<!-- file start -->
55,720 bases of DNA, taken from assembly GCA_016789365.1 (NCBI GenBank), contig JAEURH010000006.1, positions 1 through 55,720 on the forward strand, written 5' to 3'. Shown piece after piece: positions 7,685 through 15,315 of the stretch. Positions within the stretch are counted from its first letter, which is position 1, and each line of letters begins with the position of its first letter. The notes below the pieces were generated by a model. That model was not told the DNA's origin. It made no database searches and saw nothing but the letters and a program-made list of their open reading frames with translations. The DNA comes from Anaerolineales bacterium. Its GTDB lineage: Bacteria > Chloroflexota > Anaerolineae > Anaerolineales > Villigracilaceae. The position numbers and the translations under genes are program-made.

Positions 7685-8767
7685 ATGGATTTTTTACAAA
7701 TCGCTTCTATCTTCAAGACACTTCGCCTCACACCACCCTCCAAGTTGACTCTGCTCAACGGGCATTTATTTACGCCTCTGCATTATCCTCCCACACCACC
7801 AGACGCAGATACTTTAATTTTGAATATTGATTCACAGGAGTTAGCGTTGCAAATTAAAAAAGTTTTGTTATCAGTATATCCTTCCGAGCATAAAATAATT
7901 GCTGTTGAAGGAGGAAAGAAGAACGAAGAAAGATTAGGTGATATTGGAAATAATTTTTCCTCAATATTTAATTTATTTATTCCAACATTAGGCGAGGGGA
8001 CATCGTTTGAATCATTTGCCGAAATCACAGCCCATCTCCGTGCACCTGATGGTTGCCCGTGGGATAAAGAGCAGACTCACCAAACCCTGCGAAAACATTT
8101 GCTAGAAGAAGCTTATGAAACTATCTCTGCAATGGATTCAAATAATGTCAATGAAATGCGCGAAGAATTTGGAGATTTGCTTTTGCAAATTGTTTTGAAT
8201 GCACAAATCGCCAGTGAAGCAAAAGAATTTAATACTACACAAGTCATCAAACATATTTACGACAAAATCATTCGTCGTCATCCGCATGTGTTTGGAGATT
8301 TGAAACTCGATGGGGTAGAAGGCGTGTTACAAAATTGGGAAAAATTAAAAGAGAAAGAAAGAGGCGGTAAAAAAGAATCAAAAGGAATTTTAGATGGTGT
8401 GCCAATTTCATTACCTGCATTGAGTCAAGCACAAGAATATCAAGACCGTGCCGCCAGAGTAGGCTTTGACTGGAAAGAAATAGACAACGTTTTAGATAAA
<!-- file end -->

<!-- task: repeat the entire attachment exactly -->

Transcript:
55,720 bases of DNA, taken from assembly GCA_016789365.1 (NCBI GenBank), contig JAEURH010000006.1, positions 1 through 55,720 on the forward strand, written 5' to 3'. Shown piece after piece: positions 7,685 through 15,315 of the stretch. Positions within the stretch are counted from its first letter, which is position 1, and each line of letters begins with the position of its first letter. The notes below the pieces were generated by a model. That model was not told the DNA's origin. It made no database searches and saw nothing but the letters and a program-made list of their open reading frames with translations. The DNA comes from Anaerolineales bacterium. Its GTDB lineage: Bacteria > Chloroflexota > Anaerolineae > Anaerolineales > Villigracilaceae. The position numbers and the translations under genes are program-made.

Positions 7685-8767
7685 ATGGATTTTTTACAAA
7701 TCGCTTCTATCTTCAAGACACTTCGCCTCACACCACCCTCCAAGTTGACTCTGCTCAACGGGCATTTATTTACGCCTCTGCATTATCCTCCCACACCACC
7801 AGACGCAGATACTTTAATTTTGAATATTGATTCACAGGAGTTAGCGTTGCAAATTAAAAAAGTTTTGTTATCAGTATATCCTTCCGAGCATAAAATAATT
7901 GCTGTTGAAGGAGGAAAGAAGAACGAAGAAAGATTAGGTGATATTGGAAATAATTTTTCCTCAATATTTAATTTATTTATTCCAACATTAGGCGAGGGGA
8001 CATCGTTTGAATCATTTGCCGAAATCACAGCCCATCTCCGTGCACCTGATGGTTGCCCGTGGGATAAAGAGCAGACTCACCAAACCCTGCGAAAACATTT
8101 GCTAGAAGAAGCTTATGAAACTATCTCTGCAATGGATTCAAATAATGTCAATGAAATGCGCGAAGAATTTGGAGATTTGCTTTTGCAAATTGTTTTGAAT
8201 GCACAAATCGCCAGTGAAGCAAAAGAATTTAATACTACACAAGTCATCAAACATATTTACGACAAAATCATTCGTCGTCATCCGCATGTGTTTGGAGATT
8301 TGAAACTCGATGGGGTAGAAGGCGTGTTACAAAATTGGGAAAAATTAAAAGAGAAAGAAAGAGGCGGTAAAAAAGAATCAAAAGGAATTTTAGATGGTGT
8401 GCCAATTTCATTACCTGCATTGAGTCAAGCACAAGAATATCAAGACCGTGCCGCCAGAGTAGGCTTTGACTGGAAAGAAATAGACAACGTTTTAGATAAA